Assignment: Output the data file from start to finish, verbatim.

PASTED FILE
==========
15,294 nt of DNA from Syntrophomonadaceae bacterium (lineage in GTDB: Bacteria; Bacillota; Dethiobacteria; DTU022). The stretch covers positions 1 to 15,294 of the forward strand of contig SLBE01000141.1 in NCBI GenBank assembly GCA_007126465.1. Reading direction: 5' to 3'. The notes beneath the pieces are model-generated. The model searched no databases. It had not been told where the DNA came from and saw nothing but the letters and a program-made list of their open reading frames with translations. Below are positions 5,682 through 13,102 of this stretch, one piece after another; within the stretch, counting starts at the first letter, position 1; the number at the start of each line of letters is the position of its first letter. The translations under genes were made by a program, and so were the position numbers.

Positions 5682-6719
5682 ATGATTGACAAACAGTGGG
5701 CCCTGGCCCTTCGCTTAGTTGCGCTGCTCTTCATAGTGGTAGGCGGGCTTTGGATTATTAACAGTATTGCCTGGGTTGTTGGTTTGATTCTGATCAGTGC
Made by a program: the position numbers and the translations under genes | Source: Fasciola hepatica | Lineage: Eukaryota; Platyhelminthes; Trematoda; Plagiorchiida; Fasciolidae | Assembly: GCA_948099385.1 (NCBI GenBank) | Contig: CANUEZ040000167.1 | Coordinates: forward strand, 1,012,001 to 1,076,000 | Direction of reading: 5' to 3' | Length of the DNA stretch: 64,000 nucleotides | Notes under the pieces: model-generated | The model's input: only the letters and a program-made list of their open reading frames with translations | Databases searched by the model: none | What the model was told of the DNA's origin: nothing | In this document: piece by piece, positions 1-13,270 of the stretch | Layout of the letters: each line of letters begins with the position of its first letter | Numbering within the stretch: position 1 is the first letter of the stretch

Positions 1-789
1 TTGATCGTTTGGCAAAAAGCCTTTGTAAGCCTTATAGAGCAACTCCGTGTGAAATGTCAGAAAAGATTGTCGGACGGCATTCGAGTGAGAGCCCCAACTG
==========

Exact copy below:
15,294 nt of DNA from Syntrophomonadaceae bacterium (lineage in GTDB: Bacteria; Bacillota; Dethiobacteria; DTU022). The stretch covers positions 1 to 15,294 of the forward strand of contig SLBE01000141.1 in NCBI GenBank assembly GCA_007126465.1. Reading direction: 5' to 3'. The notes beneath the pieces are model-generated. The model searched no databases. It had not been told where the DNA came from and saw nothing but the letters and a program-made list of their open reading frames with translations. Below are positions 5,682 through 13,102 of this stretch, one piece after another; within the stretch, counting starts at the first letter, position 1; the number at the start of each line of letters is the position of its first letter. The translations under genes were made by a program, and so were the position numbers.

Positions 5682-6719
5682 ATGATTGACAAACAGTGGG
5701 CCCTGGCCCTTCGCTTAGTTGCGCTGCTCTTCATAGTGGTAGGCGGGCTTTGGATTATTAACAGTATTGCCTGGGTTGTTGGTTTGATTCTGATCAGTGC
Made by a program: the position numbers and the translations under genes | Source: Fasciola hepatica | Lineage: Eukaryota; Platyhelminthes; Trematoda; Plagiorchiida; Fasciolidae | Assembly: GCA_948099385.1 (NCBI GenBank) | Contig: CANUEZ040000167.1 | Coordinates: forward strand, 1,012,001 to 1,076,000 | Direction of reading: 5' to 3' | Length of the DNA stretch: 64,000 nucleotides | Notes under the pieces: model-generated | The model's input: only the letters and a program-made list of their open reading frames with translations | Databases searched by the model: none | What the model was told of the DNA's origin: nothing | In this document: piece by piece, positions 1-13,270 of the stretch | Layout of the letters: each line of letters begins with the position of its first letter | Numbering within the stretch: position 1 is the first letter of the stretch

Positions 1-789
1 TTGATCGTTTGGCAAAAAGCCTTTGTAAGCCTTATAGAGCAACTCCGTGTGAAATGTCAGAAAAGATTGTCGGACGGCATTCGAGTGAGAGCCCCAACTG